I estimated an 8' opening between the tackroom and the main barn aisle. I don't know if that is a good size. You would want to figure out what kind of door, or combination of doors to put there, but you would want it to be well insulated because that tackroom is heated, and you would want to consider whether you want it to slide, swing open, or open overhead, and if you add a man door, how you want to handle the opening to make it easily accessible as a grooming area. I was thinking maybe two insulated french doors (without glass of course) which swing in 180 degrees, all the way flat against the wall might be a good option. You could easily find that in a six-foot wide option, with two three-foot wide doors. Since the new houses are being built more and more with 9' ceilings, it is easy to find taller 8' doors nowadays, which would probably be fine for an occasional grooming session. Or you could put a man door and a narrow overhead door next to it.

                        Good luck with your barn!
                        Last edited by PeteyPie; Apr. 30, 2015, 02:33 AM.
                        "Random capitAlization really Makes my day." -- AndNirina


                          I have 24x32 with sliding doors at the center of each long side. 4 stalls, 2 on each side, 12x12. Center aisle is 8w by 24l - the sliding doors are at either end of the aisle. Cross ties in the aisle. 3 stalls are animals, the 4th stall I divided down the center. 6x12 is my enclosed tack closet, the other 6x12 is feed and supply storage.

                          It's a good, functional, no-frills floor plan for a small home barn. The 2 sliding doors provide great ventilation. Each stall has 2 3x3 windows (one on each exterior wall) as well for lots of light and ventilation.


                            My barn is 24 feet wide. I loves it.
                            Time management tough for you? 42 great tips and support through this course!


                              I would build something you can live with.

                              Saving $1000 now for the aggravation of not getting what you want is really no savings at all. If you are in MN. a shed row might be too cold.


                                Originally posted by Bluey View Post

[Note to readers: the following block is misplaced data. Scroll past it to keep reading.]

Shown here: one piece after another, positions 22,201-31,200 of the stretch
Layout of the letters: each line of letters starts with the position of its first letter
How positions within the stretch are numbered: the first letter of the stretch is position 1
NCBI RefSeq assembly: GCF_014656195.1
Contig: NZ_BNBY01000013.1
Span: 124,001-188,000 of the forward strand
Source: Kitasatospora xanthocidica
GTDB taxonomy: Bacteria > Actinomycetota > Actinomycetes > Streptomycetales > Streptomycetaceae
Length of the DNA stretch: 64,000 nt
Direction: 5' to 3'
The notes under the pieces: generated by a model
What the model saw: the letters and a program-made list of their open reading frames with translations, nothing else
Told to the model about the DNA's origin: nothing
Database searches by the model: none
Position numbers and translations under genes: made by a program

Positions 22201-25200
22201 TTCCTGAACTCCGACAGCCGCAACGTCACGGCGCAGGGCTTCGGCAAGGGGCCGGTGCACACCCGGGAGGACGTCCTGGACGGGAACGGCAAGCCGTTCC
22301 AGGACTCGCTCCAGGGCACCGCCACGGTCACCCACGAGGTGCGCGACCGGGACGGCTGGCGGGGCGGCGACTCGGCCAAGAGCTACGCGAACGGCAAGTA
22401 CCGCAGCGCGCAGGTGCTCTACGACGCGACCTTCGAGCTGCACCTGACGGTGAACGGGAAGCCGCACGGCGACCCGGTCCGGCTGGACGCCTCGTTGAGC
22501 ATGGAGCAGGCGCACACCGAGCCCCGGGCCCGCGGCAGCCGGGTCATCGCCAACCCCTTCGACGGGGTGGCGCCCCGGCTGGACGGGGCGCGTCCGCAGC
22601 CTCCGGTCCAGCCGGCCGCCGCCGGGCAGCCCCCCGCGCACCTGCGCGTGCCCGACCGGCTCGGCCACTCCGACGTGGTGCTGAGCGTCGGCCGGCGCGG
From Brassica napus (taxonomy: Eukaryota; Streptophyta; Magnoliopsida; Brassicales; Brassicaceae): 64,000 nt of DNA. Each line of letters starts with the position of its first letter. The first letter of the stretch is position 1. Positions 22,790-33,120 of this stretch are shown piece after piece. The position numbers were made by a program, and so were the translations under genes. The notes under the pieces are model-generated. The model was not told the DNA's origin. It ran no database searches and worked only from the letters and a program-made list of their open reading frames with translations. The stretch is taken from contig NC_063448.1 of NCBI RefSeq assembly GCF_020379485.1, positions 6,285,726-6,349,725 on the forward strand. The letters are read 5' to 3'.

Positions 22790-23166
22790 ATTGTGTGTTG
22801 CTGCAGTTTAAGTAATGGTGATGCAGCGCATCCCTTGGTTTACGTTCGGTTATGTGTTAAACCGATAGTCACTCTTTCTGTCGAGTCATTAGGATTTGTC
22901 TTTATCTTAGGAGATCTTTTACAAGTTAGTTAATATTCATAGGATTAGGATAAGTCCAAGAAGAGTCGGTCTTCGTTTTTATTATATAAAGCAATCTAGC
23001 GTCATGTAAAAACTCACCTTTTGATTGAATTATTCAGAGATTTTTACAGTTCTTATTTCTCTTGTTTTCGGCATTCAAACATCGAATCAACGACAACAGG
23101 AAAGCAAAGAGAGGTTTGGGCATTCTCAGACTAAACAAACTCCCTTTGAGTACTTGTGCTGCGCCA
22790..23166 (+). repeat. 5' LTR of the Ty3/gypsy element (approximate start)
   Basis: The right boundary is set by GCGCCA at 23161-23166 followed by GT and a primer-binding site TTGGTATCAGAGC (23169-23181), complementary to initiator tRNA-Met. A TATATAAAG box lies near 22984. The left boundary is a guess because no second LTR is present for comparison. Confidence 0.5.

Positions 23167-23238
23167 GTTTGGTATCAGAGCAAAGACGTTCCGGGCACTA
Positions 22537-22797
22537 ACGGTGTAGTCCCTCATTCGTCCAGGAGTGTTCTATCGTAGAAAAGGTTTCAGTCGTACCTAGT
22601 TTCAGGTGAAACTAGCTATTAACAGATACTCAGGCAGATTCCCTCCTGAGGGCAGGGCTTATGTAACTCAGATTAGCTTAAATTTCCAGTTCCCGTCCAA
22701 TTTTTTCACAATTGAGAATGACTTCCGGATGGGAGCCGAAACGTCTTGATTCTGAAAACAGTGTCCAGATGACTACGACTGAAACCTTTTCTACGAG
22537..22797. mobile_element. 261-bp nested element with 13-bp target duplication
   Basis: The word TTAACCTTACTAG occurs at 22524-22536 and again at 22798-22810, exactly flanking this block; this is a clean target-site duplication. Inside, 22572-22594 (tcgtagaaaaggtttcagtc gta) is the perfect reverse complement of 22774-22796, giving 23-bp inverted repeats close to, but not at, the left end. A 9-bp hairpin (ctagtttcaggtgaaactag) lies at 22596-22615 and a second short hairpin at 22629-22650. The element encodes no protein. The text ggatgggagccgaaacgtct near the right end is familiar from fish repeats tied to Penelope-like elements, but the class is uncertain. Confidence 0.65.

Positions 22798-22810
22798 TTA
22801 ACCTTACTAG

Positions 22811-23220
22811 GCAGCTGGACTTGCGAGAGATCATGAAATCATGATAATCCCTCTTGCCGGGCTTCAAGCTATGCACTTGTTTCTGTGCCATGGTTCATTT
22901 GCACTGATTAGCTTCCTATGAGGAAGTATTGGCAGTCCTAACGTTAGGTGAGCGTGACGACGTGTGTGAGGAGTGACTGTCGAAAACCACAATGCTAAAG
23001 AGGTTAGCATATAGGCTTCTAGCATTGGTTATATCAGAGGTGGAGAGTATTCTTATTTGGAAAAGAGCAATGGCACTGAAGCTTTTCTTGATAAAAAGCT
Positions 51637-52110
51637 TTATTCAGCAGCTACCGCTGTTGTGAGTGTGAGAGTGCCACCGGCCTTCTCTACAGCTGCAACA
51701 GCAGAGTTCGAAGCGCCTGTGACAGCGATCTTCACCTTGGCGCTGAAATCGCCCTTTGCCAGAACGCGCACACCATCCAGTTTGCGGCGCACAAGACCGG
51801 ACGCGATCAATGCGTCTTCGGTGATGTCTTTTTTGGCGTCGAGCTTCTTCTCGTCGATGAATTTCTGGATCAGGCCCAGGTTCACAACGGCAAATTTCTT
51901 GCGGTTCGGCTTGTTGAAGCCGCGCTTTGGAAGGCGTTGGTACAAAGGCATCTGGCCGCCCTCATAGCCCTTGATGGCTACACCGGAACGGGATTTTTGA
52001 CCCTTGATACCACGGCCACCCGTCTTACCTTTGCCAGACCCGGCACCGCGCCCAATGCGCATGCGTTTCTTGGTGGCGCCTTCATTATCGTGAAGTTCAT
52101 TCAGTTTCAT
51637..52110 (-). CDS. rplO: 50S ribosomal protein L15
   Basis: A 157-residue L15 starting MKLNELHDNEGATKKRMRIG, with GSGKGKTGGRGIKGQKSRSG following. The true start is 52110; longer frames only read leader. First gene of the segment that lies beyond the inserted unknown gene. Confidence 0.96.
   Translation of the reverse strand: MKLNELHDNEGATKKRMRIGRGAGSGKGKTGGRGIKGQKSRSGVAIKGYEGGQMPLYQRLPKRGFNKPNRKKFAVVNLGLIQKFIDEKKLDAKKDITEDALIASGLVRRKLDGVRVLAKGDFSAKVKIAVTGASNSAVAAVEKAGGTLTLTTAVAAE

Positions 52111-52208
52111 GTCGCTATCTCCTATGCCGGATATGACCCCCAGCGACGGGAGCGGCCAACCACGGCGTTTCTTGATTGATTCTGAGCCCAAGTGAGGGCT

How about building a shell that can be multi-purpose when you sell, garage, storage, shop?

                                Then you can add portable stalls and make it work for now and that structure will be more of an asset when selling than if it is a dedicated horse barn only.
                                My sister did this and it worked out perfectly. They sold the place to a non-horsey person, took the portable stalls with them when they moved, and new owner uses the "barn" as a garage/workshop. The building was an asset when selling rather than a limiting factor.
                                "Facts are meaningless. You can use facts to prove anything
                                that's even remotely true."

                                Homer Simpson


                                  24x40 barn

                                  I loved mine, but I'm in TN. You would probably want doors on yours .


                                    ,mine is 30 x 60 and 1/2 has a concrete floor. It would be a great storage/multipurpose building for anyone. The stalls could be removed if needed.
                                    Shoulders back, hands down, leg ON!



                                      Original Poster

                                      Thanks! These are all great suggestions. I've played around with a few layouts and I think I could make it work. DH is against it, he thinks we should stick with the 36' x 36'.

                                      I need to make a decision soon - I sent the horses out for 30 days of training, so now is the perfect time to make a mess building a barn. They like to be "helpful." Too bad I just missed Menard's 11% rebate sale.


                                        For $1000 more I agree with DH, get what you want, will pay over the years in satisfaction, over cutting corners to save $1000.

                                        If you decide to go center aisle 24' x 36' with two stalls on each side of the aisle, that would let you expand later to 36' x 36' or 36' x as many 12' more as you want, if you place it right, where you can expand as you need.

                                        A local cutting trainer did that, started with 8 stalls, 4 on each side of the center aisle and kept adding and I think is now to 24 stalls in that barn and still has room to keep making it longer if he needs to.

                                        You could consider those prefabricated barns that the whole barn can be moved later, if you want a dedicated horse barn.
                                        The local reining trainer I have been working with did just that, added more stalls to her show barn, is now twice as long.
                                        I think hers is one of those portable MD barns and looks very nice.

                                        Lots of options, one will be just right for you.